Let's say the tutorial is split into different phases (events). The user can only move on to the next phase if he followed the instruction. Each "tutorial event" will wait for something interesting to happen. Once triggered, a new tutorial event will be instantiated which listens to a different event base on the current "tutorial phase". My concern is there are about 20 steps in the tutorial. I'm planning to split each step to different objects. –  Sylpheed Nov 15 '11 at 9:13
add comment

I am working on a tutorial for my C# game right now. I'm separating the tutorial from the game by using events. In my game, I have a bunch of events that are triggered when the game state changes in a variety of ways: Entities moving, getting destroyed, being built, upgrade complete, etc. My tutorial listens to the events of interest and has the ability to manipulate the HUD. That's all you need. To make it perfectly clear, the game has no idea that the tutorial is happening.

This may also be important: My Tutorial is a subclass of Scenario, where the Game is always executing a Scenario. Since I'm using C#, I could feasibly take any of my Scenarios and toss them in a C# script file, but right now, all of my Scenarios are compiled directly into the game.

The class is a bit of a work in progress right now, but here's a slightly out of date version you can look at: http://asteroidoutpost.svn.sourceforge.net/viewvc/asteroidoutpost/trunk/Scenarios/TutorialScenario.cs?view=markup

share|improve this answer
add comment

I am also working on a tutorial for my flash game and this is how I have it set up. Each portion of the game checks a Tutorial object to check to see if an action is available for the player to do. If the tutorial module doesn't exist or is inactive, then we can assume that the player can do anything.

Using your Sim City game for example, let's say that when the tutorial starts you don't want the player to be able to do anything until the appropriate time. You could have flags in your tutorial object like, PLAYER_CAN_USE_TOOLBAR, PLAYER_CAN_SWITCH_VIEWS or PLAYER_CAN_DESIGNATE_ZONE etc all set to FALSE. As the player steps through your tutorial you can then start setting those flags to true.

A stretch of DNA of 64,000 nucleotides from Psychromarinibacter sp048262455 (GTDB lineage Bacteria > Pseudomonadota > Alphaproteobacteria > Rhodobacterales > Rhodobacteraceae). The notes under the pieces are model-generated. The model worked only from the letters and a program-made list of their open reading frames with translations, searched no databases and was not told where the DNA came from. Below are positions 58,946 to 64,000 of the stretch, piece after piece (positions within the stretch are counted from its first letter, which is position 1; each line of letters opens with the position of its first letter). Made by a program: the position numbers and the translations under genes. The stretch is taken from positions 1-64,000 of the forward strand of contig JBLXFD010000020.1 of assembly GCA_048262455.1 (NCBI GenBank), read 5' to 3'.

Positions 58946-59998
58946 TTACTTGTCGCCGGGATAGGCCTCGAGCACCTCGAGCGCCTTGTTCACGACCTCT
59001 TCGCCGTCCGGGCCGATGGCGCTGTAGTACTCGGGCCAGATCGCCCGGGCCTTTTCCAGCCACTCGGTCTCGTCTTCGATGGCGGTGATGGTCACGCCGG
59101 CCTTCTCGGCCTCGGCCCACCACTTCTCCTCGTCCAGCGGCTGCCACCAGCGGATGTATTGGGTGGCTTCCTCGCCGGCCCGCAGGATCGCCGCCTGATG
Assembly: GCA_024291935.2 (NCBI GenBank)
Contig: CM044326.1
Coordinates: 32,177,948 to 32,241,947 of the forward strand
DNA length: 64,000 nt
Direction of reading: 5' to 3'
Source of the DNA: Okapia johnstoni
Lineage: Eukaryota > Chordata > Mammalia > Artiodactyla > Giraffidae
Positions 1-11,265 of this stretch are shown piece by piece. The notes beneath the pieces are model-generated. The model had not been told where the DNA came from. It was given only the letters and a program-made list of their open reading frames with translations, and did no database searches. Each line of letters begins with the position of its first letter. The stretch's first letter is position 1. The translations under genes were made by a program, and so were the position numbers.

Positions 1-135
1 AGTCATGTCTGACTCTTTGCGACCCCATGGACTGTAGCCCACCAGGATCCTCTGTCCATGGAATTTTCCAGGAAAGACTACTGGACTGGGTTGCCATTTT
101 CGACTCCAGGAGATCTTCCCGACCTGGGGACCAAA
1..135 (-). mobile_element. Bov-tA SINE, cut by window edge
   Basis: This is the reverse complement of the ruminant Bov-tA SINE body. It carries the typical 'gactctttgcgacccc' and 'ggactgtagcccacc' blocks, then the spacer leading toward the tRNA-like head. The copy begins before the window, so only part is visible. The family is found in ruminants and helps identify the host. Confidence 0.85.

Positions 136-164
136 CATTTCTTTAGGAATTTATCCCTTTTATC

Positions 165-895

For your UI portion, block the signal to the model or controller that actually performs the action if your tutorial flags aren't set:

// If our tutorial module/tracker exists, but the action flag is set to false
// then leave our method early
if (mTutorial.isActive() && !mTutorial.checkFlag(PLAYER_CAN_DESIGNATE_ZONE)) {
  return false;
}
//Do the rest of the action here

For wating for specific events you could pass event back into your tutorial object to validate that is what the player needs to do to continue that tutorial step. For example, if you needed the player to create a residential zone at a particular X,Y:

var evt:GameEvent = new GameEvent(EVENT_CREATE_ZONE, ZONE_TYPE_RESIDENTIAL, startX, startY, endX, endY);
if (mTutorial.isActive()) {
  if (!mTutorial.checkFlag(PLAYER_CAN_DESIGNATE_ZONE)) {
    return false;
  }
  //Check to see if this event is okay
  if (!mTutorial.validateEvent(evt)) {
    //Show why the player can't do this via popup
    return false;
  }
}
//Do the rest of the action here

I hope that helped. Unfortunately, you'll have to add the tutorial checks into your old code to get this to work. But by assuming that all actions are valid unless the tutorial object exists should ease this integration process and allow you to minimize your bugs.

share|improve this answer
    
I'll consider treating each tutorial event as separate objects. I'll try to design the code for tutorial from here. Thanks. –  Sylpheed Nov 14 '11 at 18:06
add comment

Your Answer

 
discard

By posting your answer, you agree to the privacy policy and terms of service.

Not the answer you're looking for? Browse other questions tagged or ask your own question.